One of the effects of a FTA is to create a business environment that is more profitable to international investors and enhance capital mobility (Moore, 2014). As a result, the benefits of free trade may be undermined. Moreover, clauses that require the government to compensate investors for infringing their ‘rights’ drain away resources that could have been used in improving people’s standards of living. FTAs hamper the government efforts to protect the environment (Cazes & Verick, 2013). In some cases, a FTA agreement could have a provision that allow companies to sue the government for denying them a permit to build a toxic waste facility. Furthermore, others curtail the government from implementing international environmental agreements or attempts to enact regulation of toxic additives to gasoline. These clauses therefore potentially prevent legislatures that were democratically elected by people from passing laws that ensures a healthy and safe environment. It renders the government ineffective in protecting its citizens from negative impacts of foreign investors.

A government should have the power and mechanism to protect majority of its producers by enacting and implementing laws and policies supporting their welfare. FTAs threaten democracy and national sovereignty (Wilson, Calhoun, & Whitmore, 2014). This is because these agreements constrain government to act according to commercial considerations at the expense of its own citizen’s interests who elected them to champion and defend their interest. Trade agreements that give companies right to sue governments take economic and political power from the government and concentrate it in the hands of corporate elites. As a result, government is disempowered and its interests are trumped by those of corporations (Klein, 2008). Additionally, with the increase in structural adjustment policies brought by globalism, these agreements have the impact of reducing the right and capacity of governments to make policies that protect its citizens.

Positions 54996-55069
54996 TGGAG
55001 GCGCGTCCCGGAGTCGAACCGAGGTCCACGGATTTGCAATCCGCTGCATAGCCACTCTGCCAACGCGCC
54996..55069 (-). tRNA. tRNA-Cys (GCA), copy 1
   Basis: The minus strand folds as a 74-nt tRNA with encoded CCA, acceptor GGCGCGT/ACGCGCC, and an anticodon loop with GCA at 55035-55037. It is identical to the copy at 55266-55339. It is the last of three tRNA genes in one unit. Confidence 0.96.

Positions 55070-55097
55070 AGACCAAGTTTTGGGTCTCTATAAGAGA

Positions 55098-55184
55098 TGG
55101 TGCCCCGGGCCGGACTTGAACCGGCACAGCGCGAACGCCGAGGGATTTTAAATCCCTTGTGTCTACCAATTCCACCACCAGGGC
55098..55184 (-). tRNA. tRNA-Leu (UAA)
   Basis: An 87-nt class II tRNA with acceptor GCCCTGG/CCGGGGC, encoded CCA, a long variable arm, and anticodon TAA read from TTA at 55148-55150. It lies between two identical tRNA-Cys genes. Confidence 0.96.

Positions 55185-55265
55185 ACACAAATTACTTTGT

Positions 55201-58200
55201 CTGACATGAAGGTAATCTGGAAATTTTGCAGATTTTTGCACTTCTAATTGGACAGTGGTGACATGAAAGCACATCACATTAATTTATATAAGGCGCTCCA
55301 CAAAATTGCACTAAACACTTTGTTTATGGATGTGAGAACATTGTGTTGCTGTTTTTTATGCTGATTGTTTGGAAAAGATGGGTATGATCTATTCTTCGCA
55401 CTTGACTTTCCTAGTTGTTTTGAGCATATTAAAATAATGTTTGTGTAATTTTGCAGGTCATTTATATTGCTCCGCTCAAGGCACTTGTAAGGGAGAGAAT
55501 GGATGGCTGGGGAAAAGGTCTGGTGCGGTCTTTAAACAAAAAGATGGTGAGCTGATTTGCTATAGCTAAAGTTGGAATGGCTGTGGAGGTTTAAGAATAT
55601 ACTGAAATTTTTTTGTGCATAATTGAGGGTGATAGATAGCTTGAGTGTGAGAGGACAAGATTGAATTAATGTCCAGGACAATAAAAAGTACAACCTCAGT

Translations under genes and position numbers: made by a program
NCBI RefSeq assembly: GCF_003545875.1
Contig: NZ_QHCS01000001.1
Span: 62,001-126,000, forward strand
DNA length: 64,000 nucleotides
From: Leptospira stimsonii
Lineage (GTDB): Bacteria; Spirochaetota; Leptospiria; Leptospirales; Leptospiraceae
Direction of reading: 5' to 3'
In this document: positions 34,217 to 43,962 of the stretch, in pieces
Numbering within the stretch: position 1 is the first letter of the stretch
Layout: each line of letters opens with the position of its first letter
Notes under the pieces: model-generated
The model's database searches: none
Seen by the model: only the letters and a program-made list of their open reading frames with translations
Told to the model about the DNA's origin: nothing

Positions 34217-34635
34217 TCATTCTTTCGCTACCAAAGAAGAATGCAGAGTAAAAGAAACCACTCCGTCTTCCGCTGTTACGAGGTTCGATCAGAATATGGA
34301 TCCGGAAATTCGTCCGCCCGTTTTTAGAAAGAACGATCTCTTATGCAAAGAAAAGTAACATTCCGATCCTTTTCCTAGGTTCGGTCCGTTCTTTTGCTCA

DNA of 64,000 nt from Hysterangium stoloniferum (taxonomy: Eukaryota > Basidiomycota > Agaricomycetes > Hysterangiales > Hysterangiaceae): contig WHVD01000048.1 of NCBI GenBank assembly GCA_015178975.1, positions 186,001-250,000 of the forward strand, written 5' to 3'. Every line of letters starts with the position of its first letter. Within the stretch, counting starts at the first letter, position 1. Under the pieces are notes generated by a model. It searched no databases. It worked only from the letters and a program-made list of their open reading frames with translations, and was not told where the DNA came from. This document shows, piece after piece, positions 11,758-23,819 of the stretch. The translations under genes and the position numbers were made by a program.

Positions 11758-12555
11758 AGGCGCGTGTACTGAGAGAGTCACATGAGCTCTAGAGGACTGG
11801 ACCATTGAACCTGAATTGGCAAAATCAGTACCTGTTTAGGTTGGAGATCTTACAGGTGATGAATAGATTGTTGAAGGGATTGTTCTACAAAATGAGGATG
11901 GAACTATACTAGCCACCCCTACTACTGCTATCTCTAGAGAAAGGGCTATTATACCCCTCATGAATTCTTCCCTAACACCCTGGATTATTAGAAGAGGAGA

Governments should have the unlimited power to make laws and policies that put the interests and well-being of its citizens in the forefront. There should be no agreement that constrains its ability and power to enact and implement these policies. Increasingly, there are FTAs that allow foreign investors to sue the government when a law or policy harms their investment. It force the governments to act in accordance with commercial considerations hence power is concentrated at the hands of corporate elites. As a result, democracy and national sovereignty is threatened as power of government in making policies is significantly reduced. There should therefore be a balanced approach that does not limit the power of government in making policies and at the same time not discourage foreign investment through policy coherence.

References

Baier, S. L., & Bergstrand, J. H. (2007). Do free trade agreements actually increase members’ international trade?. Journal of international Economics, 71(1), 72-95.

Cazes, S., & Verick, S. (2013). The Labour Markets of Emerging Economies: Has growth translated into more and better jobs?. Palgrave Macmillan, Basingstoke, GB.

Cooper, W. H. (2014). FREE TRADE AGREEMENTS: IMPACT ON US TRADE AND IMPLICATIONS FOR US TRADE POLICY*. Current Politics and Economics of the United States, Canada and Mexico, 16(3), 425.

Gittell, R., Magnusson, M., & Merenda, M . (2010). The sustainable business casebook. Washington, D.C.: Saylor.org.

Klein, N. (2008). The shock doctrine: the rise of disaster capitalism. New York: Metropolitan Books.

Moore, D.K., (2014). ‘Exploring the narratives on economic globalization: making room for democracy’, In In Anthony, JL & Karol, E.S (eds.), Global democracy and its difficulties. London: Routledge, 68-81.

Wilson, M., Calhoun, C., & Whitmore, E. (2014). ‘Contesting the neoliberal global agenda: lessons from activists’, In Noble, C., Strauss, H., & Littlechild, B. (eds.). Global social work: Crossing borders, blurring boundaries. The University of Sydney, N.SW: Sydney University Press, 311-326.